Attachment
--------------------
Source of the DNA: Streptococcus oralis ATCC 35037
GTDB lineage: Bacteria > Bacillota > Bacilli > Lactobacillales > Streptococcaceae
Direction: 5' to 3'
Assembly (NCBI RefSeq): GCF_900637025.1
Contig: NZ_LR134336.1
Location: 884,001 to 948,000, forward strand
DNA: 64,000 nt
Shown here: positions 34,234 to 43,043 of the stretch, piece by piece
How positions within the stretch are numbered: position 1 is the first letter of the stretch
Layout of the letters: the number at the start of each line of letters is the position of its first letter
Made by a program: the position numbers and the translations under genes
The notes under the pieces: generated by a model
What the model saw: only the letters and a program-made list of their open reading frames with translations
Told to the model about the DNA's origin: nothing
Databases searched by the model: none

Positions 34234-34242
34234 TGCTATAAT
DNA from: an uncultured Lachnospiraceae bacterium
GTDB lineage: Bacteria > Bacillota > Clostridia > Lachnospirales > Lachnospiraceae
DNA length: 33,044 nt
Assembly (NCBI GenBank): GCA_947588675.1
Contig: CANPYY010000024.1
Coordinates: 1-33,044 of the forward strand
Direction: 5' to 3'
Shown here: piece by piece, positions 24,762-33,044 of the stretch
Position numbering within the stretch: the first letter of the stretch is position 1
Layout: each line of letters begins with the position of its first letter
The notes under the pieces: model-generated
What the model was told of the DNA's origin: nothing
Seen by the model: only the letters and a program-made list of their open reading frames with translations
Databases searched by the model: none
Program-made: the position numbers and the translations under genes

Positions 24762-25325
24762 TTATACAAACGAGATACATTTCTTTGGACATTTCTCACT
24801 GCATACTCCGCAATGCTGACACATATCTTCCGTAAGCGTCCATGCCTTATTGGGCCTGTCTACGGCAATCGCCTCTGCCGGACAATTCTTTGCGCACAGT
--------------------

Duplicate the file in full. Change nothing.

Source of the DNA: Streptococcus oralis ATCC 35037
GTDB lineage: Bacteria > Bacillota > Bacilli > Lactobacillales > Streptococcaceae
Direction: 5' to 3'
Assembly (NCBI RefSeq): GCF_900637025.1
Contig: NZ_LR134336.1
Location: 884,001 to 948,000, forward strand
DNA: 64,000 nt
Shown here: positions 34,234 to 43,043 of the stretch, piece by piece
How positions within the stretch are numbered: position 1 is the first letter of the stretch
Layout of the letters: the number at the start of each line of letters is the position of its first letter
Made by a program: the position numbers and the translations under genes
The notes under the pieces: generated by a model
What the model saw: only the letters and a program-made list of their open reading frames with translations
Told to the model about the DNA's origin: nothing
Databases searched by the model: none

Positions 34234-34242
34234 TGCTATAAT
DNA from: an uncultured Lachnospiraceae bacterium
GTDB lineage: Bacteria > Bacillota > Clostridia > Lachnospirales > Lachnospiraceae
DNA length: 33,044 nt
Assembly (NCBI GenBank): GCA_947588675.1
Contig: CANPYY010000024.1
Coordinates: 1-33,044 of the forward strand
Direction: 5' to 3'
Shown here: piece by piece, positions 24,762-33,044 of the stretch
Position numbering within the stretch: the first letter of the stretch is position 1
Layout: each line of letters begins with the position of its first letter
The notes under the pieces: model-generated
What the model was told of the DNA's origin: nothing
Seen by the model: only the letters and a program-made list of their open reading frames with translations
Databases searched by the model: none
Program-made: the position numbers and the translations under genes

Positions 24762-25325
24762 TTATACAAACGAGATACATTTCTTTGGACATTTCTCACT
24801 GCATACTCCGCAATGCTGACACATATCTTCCGTAAGCGTCCATGCCTTATTGGGCCTGTCTACGGCAATCGCCTCTGCCGGACAATTCTTTGCGCACAGT